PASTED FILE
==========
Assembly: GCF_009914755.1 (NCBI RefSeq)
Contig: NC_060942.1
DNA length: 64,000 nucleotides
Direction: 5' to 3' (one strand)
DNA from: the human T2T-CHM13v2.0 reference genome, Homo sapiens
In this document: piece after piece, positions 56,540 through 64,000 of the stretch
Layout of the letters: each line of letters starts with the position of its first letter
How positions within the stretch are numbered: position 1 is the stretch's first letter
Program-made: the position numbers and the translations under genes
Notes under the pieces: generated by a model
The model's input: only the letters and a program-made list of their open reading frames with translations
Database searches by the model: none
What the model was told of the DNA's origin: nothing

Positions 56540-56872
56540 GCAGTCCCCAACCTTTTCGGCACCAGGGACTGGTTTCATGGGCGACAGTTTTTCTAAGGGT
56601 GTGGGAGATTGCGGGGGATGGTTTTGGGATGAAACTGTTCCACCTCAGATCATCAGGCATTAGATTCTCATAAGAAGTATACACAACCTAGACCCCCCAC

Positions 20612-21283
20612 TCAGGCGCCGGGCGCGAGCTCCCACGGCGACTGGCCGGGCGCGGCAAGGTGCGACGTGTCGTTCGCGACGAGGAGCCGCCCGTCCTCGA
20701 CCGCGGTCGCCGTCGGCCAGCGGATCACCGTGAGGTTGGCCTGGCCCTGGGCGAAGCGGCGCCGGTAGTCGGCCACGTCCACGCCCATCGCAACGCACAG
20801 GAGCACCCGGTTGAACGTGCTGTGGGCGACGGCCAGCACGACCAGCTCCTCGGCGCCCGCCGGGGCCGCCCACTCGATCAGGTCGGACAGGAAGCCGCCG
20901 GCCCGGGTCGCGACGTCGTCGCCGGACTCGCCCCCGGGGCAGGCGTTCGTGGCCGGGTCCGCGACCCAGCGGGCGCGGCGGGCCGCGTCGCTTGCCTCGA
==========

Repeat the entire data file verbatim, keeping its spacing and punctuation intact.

Assembly: GCF_009914755.1 (NCBI RefSeq)
Contig: NC_060942.1
DNA length: 64,000 nucleotides
Direction: 5' to 3' (one strand)
DNA from: the human T2T-CHM13v2.0 reference genome, Homo sapiens
In this document: piece after piece, positions 56,540 through 64,000 of the stretch
Layout of the letters: each line of letters starts with the position of its first letter
How positions within the stretch are numbered: position 1 is the stretch's first letter
Program-made: the position numbers and the translations under genes
Notes under the pieces: generated by a model
The model's input: only the letters and a program-made list of their open reading frames with translations
Database searches by the model: none
What the model was told of the DNA's origin: nothing

Positions 56540-56872
56540 GCAGTCCCCAACCTTTTCGGCACCAGGGACTGGTTTCATGGGCGACAGTTTTTCTAAGGGT
56601 GTGGGAGATTGCGGGGGATGGTTTTGGGATGAAACTGTTCCACCTCAGATCATCAGGCATTAGATTCTCATAAGAAGTATACACAACCTAGACCCCCCAC

Positions 20612-21283
20612 TCAGGCGCCGGGCGCGAGCTCCCACGGCGACTGGCCGGGCGCGGCAAGGTGCGACGTGTCGTTCGCGACGAGGAGCCGCCCGTCCTCGA
20701 CCGCGGTCGCCGTCGGCCAGCGGATCACCGTGAGGTTGGCCTGGCCCTGGGCGAAGCGGCGCCGGTAGTCGGCCACGTCCACGCCCATCGCAACGCACAG
20801 GAGCACCCGGTTGAACGTGCTGTGGGCGACGGCCAGCACGACCAGCTCCTCGGCGCCCGCCGGGGCCGCCCACTCGATCAGGTCGGACAGGAAGCCGCCG
20901 GCCCGGGTCGCGACGTCGTCGCCGGACTCGCCCCCGGGGCAGGCGTTCGTGGCCGGGTCCGCGACCCAGCGGGCGCGGCGGGCCGCGTCGCTTGCCTCGA